July 19th, 2010- Stephen Schneider dies

Stephen Schneider was a dude. We could really do with him about now.

Here are some eulogies

And Ben Santer’s

Here’s mine

Stephen Schneider died on Monday. In a rational world his passing would have led the news bulletins, and statements from world leaders and community leaders would have poured in. For Schneider was one of the giants of climate science, one of the first to warn us that we were – and I quote from a 1979 interview now available on youtube“insulting our global environment at a faster rate than we are understanding it.” Schneider’s work covered the ‘hard sciences’ but also the way science
and politics
and science and the media rubbed up against each other. While mourning his loss, we can only honour his memory by… teaching elephants to tapdance.

Let me explain. Last December there was a big international meeting in Copenhagen, with dozens and dozens of heads of state. The hope was that they would come up with a Global Deal to reduce greenhouse gas emissions, like carbon dioxide. These gases trap heat that would otherwise disappear into space. They are a blanket, like the blanket that anyone listening to this in bed is lying under. The thickness of that blanket of gas has been relatively constant throughout the Earth’s history. By burning oil and coal and gas, we’re increasing the thickness, heating the planet. At Copenhagen, we were supposed to agree to change our ways. But Copenhagen failed, and there’s no sign of a global deal any time soon.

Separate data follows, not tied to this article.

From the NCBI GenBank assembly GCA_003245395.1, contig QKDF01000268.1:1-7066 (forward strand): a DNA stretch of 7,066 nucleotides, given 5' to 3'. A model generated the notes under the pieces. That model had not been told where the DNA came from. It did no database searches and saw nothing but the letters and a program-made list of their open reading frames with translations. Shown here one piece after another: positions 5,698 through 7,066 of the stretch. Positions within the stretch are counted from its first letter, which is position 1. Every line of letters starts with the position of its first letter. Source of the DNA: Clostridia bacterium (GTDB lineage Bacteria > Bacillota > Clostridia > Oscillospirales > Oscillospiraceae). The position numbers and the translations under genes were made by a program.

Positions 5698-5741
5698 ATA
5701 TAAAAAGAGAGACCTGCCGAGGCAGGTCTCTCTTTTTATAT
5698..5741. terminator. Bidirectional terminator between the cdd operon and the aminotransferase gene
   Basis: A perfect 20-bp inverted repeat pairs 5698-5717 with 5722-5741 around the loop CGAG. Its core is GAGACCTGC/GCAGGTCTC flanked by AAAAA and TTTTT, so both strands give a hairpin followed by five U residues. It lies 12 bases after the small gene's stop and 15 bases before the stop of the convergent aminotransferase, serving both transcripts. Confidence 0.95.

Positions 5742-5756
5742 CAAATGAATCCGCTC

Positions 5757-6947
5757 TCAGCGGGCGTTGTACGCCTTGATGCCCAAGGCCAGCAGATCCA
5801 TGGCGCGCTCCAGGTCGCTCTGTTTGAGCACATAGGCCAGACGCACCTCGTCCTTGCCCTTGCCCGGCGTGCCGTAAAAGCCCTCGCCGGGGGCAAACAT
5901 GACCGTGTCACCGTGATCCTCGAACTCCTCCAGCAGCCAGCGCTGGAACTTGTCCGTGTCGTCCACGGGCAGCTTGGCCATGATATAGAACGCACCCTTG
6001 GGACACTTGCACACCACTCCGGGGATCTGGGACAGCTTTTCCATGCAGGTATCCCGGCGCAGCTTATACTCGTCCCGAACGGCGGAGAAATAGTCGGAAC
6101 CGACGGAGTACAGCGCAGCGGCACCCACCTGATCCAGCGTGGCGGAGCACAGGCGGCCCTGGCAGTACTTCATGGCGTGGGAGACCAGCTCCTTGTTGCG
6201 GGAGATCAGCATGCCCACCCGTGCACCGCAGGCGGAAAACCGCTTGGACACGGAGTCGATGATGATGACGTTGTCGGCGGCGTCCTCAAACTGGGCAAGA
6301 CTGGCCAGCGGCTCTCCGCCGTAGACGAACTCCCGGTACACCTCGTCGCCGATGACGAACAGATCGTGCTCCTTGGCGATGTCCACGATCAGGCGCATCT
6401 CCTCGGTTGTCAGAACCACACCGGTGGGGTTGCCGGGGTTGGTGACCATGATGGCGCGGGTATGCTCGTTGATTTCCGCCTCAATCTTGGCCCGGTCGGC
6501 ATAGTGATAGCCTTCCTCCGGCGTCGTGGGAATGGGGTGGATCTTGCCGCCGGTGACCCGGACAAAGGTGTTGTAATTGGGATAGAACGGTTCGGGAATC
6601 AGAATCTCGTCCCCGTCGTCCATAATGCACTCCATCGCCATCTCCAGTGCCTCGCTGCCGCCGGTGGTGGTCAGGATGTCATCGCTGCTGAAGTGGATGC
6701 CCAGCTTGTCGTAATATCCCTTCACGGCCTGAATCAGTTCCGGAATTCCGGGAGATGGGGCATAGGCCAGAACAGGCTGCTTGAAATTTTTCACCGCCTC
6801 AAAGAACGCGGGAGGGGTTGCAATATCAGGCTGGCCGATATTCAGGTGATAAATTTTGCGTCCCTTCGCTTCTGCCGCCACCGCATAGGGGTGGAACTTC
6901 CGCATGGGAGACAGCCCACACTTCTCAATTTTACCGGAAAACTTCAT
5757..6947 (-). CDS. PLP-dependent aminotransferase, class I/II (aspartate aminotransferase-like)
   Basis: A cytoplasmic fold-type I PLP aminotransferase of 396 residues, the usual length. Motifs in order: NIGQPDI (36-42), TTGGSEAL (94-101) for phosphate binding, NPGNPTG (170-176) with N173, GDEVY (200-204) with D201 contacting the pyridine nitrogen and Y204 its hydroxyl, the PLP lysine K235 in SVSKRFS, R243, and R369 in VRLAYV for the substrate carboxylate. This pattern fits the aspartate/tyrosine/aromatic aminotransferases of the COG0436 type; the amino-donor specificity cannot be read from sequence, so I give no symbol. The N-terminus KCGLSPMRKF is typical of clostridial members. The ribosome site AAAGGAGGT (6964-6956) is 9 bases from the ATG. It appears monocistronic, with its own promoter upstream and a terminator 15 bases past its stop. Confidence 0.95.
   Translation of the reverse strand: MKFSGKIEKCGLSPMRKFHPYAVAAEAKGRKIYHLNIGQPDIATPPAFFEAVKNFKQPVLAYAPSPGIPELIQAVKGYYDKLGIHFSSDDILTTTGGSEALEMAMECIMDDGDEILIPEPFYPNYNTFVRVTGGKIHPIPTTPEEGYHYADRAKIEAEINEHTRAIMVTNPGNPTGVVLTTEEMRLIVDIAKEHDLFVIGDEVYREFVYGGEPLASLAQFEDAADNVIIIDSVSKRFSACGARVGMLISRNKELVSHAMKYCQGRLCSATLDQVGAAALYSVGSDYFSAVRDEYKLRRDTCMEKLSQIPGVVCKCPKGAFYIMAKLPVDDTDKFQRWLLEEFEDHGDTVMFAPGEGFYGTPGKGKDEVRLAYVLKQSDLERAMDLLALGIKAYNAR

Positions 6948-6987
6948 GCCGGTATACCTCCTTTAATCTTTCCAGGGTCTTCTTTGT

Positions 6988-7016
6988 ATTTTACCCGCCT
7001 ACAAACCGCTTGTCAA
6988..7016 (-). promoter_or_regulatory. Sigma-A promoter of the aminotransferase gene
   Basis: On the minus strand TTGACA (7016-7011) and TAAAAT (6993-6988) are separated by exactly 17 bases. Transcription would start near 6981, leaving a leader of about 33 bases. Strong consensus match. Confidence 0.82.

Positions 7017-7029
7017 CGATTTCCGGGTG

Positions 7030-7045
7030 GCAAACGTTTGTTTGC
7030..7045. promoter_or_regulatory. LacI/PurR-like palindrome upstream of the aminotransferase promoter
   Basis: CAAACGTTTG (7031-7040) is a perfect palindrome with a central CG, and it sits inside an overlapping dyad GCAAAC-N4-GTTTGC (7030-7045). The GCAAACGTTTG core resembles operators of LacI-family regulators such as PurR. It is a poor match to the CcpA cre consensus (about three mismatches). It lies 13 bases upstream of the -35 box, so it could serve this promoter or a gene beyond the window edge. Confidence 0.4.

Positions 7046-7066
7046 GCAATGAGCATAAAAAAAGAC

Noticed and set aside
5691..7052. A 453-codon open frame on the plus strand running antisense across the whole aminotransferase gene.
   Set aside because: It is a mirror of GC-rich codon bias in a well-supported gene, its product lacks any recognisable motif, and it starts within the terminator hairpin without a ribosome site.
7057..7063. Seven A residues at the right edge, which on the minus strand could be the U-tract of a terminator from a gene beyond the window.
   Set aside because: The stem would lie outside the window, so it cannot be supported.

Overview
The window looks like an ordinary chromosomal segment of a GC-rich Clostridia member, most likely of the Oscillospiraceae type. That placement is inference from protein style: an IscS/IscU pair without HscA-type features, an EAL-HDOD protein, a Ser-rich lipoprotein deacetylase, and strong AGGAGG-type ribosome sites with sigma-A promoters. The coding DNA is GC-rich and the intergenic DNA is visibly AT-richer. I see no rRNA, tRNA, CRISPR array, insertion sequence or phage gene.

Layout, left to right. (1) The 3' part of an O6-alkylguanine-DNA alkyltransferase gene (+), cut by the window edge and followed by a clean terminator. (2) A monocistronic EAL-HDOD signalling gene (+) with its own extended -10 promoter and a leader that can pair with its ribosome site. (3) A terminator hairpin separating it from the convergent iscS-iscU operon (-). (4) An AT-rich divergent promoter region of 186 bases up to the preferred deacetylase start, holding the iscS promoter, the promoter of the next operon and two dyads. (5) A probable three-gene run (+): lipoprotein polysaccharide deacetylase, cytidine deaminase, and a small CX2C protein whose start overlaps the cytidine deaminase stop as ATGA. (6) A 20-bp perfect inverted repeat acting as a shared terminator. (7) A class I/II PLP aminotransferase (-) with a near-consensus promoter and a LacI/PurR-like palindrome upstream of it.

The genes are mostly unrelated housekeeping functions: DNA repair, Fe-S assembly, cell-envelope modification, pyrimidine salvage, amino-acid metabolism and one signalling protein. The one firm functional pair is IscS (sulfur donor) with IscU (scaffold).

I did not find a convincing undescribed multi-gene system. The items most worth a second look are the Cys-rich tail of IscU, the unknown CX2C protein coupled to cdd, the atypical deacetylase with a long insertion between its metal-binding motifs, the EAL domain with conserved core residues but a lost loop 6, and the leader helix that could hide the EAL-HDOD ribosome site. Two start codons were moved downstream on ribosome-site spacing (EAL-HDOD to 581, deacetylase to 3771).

But even if there were a global deal, it would have to be implemented locally, in villages, towns and cities across the world. And implementing it would be hard, at least as hard as teaching an elephant to tapdance. And in the absence of the global deal, cities
need to take action anyway. We need to reduce our emissions because we have moral – and legal- responsibility – especially in Manchester, the birthplace of the Industrial Revolution that kick-started this fossil-fuel craze. We need to prepare for the coming changes, which in Manchester include hotter drier summers and warmer wetter winters. One of the ironies is that Manchester will be one of the last to suffer the direct effects of the process it helped to start.

Right now, Manchester City Council is working out how it is going to meet its obligations towards the Manchester Climate Change Action Plan, which was agreed last November. There’s a big meeting coming up on Tuesday November 30 where they will present what they are doing, and hear from the people of Manchester – charities, businesses, tenants and residents associations – what they think about it, and -crucially – what THEY themselves are doing.